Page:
Wednesday 29 March 2017

Lower Chasm Falls Track, Meander Forest Reserve- Northern Tasmania.

Wednesday 29 March, 2017.

Lower Chasm Falls Track, Meander Forest Reserve. Around 6km out and back total.

Safari track rating: Easy, a few roots and rocks, tranquil Myrtle forest & a gushing stream.

A rainy mid week morning set the tone for this short yet worthy meander beside Smoko Creek in the, 'ahem'- Meander Forest Reserve outside Deloraine in the North of Tassie.  Recently graded dirt roads lead to a small car parking area on Smoko Road- straight forward to access, just head South out of Deloraine towards Meander, follow the sign posts to Huntsman's Lake and Meander Forest.  When you hit the first newly built bridge on your left over Mother Cummings Rivulet, turn right onto Smoko Road and keep trucking.

The creek can be crossed easily when not flooded out in times of heavy rain.  Use the side trail to the left of the old log blocking those who may attempt to drive off the cliff (The bridge that was once there has long since washed away).  The path drops down to the rocks and water and marker sticks indicate where to cross to over the other side. You chug along an old road for about a kilometre and hit the start of the trail proper.

Map sourced from the excellent website 

The red dotted line indicates my route from East to West and return by the same path.  

The trail is well marked with reflective buttons and triangles and seems to have a fair amount of foot traffic to keep the pad defined.  It gets a tad rocky and root bound but I found the towering shear cliffs and magical Myrtle forest with all the colourful fungi and mosses and what have you, slow me down enough to not really notice this.  The rain pattered down and cleaned the air and the resident leeches cuddled up to our legs and shoes, but thats the price you pay for beautiful Tasmanian walking right.

Lower Chasm Falls, just upstream from a log bridge, are reached after a few other spectacular waterfalls along Smoko Creek. (I think I got that right, it's a bit confusing and correct info is tricky to find.  That's why I decided to add to the confusion.  Or cause some confusion, whatever.  It's a pretty walk, who cares what the various falls are called. Ok, I admit it, my credibility is shot now, the only way is up though.)  The main Chasm Falls are located about half an hour later after crossing the bridge (if you believe me at this point) but on this occasion I was taking a hiding from the rain and there were other less exposed trails to explore.  That's my excuse anyway.

This could be Lower Chasm Falls.   Or not.
Or just the lower end of the chasm that contains Chasm Falls proper a bit further on.
I would like to think one of those guesses is correct.

Wednesday 15 March 2017

Salamajarvi National Park, Finland.

Sunday 25th September - Wednesday 28th September, 2016.

Peuran Polku Trail, Salamajarvi National Park - Central Finland.  About 60km all up.

Safari Track Grading; Easy, well marked flat forest wandering.

I started this blog as a way of helping others find out information about the walks and places I have been fortunate to experience and I recently remembered how scarce data was on this obscure yet tranquil park I visited last year in Finland so here's a serve.

Firstly I headed for Kokkola via the uber excellent Finnish train system after swinging over the Gulf of Bothnia on a big boat from Sweden.  Kokkola is a cool little city, quite untouristy and I had some rockin good Chinese food and luscious local ales.  Chasing supplies is easy with a few good supermarkets in the central area and I scored an internet discount fare on the local bus to a locality called Mottonen which is basically just a gas station on a highway.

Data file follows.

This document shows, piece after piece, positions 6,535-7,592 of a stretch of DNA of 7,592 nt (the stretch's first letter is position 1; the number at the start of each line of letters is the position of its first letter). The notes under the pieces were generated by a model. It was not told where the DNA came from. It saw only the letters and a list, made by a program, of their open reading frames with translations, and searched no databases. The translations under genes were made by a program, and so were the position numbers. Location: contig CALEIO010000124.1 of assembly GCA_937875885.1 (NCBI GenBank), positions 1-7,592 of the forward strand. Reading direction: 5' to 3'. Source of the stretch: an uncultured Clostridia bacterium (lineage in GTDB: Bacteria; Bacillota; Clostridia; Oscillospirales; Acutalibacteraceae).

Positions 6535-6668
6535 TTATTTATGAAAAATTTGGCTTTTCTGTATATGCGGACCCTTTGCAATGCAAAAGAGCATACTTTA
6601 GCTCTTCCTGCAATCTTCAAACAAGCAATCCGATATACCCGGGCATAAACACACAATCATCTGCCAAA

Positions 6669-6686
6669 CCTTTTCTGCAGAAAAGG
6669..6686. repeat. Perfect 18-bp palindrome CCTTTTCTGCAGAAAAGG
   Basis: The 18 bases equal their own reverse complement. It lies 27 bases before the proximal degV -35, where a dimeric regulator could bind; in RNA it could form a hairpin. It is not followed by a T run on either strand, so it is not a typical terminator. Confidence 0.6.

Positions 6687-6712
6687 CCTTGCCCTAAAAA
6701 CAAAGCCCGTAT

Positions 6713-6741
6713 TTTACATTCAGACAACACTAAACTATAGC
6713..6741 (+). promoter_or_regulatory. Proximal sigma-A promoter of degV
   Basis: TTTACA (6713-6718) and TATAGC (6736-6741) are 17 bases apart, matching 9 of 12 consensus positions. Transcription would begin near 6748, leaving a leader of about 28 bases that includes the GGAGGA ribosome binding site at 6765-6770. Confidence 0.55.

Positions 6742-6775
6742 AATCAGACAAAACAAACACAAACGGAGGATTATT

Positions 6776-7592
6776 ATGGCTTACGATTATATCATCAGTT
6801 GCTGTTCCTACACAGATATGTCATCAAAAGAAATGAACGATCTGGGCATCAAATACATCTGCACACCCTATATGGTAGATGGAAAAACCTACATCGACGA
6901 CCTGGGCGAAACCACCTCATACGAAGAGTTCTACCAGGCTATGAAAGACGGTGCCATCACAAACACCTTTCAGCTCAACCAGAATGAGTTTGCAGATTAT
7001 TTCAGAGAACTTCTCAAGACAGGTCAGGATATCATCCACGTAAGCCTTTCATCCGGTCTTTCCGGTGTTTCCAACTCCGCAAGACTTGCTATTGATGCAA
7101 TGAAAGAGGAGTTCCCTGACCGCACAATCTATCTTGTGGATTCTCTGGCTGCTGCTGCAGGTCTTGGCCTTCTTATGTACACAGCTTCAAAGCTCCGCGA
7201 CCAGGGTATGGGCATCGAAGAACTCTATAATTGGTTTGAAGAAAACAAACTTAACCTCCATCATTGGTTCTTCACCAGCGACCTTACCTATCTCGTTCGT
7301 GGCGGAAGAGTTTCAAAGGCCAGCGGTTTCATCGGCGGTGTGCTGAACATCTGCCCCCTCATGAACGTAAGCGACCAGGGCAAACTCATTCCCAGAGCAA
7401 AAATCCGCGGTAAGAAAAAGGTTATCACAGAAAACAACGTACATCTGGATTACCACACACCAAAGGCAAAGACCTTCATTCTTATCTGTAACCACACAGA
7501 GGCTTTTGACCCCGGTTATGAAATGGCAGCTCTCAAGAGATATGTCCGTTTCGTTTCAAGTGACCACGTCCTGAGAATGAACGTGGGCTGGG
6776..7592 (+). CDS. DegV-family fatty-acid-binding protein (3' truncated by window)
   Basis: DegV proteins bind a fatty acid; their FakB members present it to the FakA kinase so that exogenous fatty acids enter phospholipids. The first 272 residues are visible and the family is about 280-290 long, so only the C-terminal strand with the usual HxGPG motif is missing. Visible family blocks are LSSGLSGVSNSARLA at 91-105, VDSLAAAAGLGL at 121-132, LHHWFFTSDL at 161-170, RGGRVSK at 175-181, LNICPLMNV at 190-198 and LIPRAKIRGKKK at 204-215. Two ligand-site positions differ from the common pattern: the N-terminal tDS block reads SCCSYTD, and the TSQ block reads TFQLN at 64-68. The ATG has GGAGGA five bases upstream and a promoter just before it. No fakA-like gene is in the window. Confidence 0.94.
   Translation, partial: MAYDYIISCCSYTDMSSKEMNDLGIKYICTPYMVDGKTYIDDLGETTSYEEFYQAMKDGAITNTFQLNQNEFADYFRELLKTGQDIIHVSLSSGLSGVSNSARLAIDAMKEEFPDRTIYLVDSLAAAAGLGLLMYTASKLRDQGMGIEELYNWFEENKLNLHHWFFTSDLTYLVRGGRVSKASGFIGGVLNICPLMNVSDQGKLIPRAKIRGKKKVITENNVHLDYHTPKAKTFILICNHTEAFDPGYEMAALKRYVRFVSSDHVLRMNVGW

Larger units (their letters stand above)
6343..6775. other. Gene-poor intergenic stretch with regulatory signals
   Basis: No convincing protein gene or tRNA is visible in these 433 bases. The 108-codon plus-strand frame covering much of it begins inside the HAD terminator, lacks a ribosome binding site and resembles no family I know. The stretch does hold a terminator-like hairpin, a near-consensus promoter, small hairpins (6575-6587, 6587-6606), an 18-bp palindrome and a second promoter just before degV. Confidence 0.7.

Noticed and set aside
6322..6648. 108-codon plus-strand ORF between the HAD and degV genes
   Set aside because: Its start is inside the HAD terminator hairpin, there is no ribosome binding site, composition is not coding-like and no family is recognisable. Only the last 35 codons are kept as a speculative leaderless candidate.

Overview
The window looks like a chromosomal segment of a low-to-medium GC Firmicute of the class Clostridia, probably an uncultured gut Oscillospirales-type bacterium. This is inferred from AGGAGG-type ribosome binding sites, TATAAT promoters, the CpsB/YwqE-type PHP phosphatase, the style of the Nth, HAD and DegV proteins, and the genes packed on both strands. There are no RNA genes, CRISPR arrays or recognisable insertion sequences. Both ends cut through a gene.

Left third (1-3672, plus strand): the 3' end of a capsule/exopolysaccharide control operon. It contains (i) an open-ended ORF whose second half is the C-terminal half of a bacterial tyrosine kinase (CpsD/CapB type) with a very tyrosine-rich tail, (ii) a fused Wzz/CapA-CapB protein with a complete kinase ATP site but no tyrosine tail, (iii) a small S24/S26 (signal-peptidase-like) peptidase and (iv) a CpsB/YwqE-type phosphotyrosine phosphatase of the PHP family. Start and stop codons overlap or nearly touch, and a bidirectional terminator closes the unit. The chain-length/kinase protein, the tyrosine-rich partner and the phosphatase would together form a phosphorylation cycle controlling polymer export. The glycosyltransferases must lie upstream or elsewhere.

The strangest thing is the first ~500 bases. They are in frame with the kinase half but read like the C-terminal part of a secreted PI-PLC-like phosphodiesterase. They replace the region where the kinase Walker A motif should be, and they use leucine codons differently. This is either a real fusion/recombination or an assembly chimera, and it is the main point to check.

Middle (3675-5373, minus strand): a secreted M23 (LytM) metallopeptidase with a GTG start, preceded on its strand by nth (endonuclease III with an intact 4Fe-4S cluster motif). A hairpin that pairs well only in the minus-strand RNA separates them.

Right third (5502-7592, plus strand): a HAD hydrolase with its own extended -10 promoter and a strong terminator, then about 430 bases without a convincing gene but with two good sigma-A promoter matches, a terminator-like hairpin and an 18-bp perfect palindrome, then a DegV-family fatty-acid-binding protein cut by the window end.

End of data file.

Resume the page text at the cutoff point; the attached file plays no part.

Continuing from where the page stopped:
I plodded up the road to the Park entrance for about 2 hours.  You head over the highway towards Joutenhovi in a North-East direction on the 6520 road.  The farmland was scattered with occasional homesteads and often I spied children's bicycles lying in the gutter near bus stops.  I'm taking it that the kids ride to the bus stop, ditch the bike, jump on the bus for school, and the bike is waiting for them when they make the return journey.  Love the honesty of these Nordic countries!

The trail starts on the left hand side of the road opposite the Joutenhovi accommodation centre.  It is flat, easy and I was as always in this enchanting part of the world, completely alone.  The shelter above, Pikku-Syrja, is reached after 6km of walking.

Sysilampi, situated at the South Eastern park entrance is a collection of former farming buildings that are used on a first come basis to doss down and get out of the yuck weather.  Fortunately my visit was blessed with cloudy but stable skies.  I plonked the tent up by the lakeside and had a fire and few stiff drinks.  Absolutely magic skies.  Nuff said!

The cabins had an array of cutlery and plates so I utilised these and tried to read the mostly Finnish entries in the journals and gave up.  The night sky was truly serene. I had to say it again. My favourite evening of the journey.  One of those 'I love my fricken crazy kick ass brilliant life' moments.

Next couple of days I meandered along some of the Peuran Polku Trail.  Without getting all drawn out and specific I will just say I kept the miles short, enjoyed the solitude and rare conversations with Finnish hikers and scooted back out to Mottonen, reluctantly, the same way I came in.  
This little chunk of Finnish wilderness was a great deviation off the tourist circuit (if there is a tourist circuit in Finland?! Go now! It's all yours!) and the effort of getting out there was well worth it.
Not the place for those that need spectacular views and waterfalls.   
Few people, rustic shelters, no litter, wood stacked high in sheds, curious wildlife and those lonely Nordic skies.  I'll be back.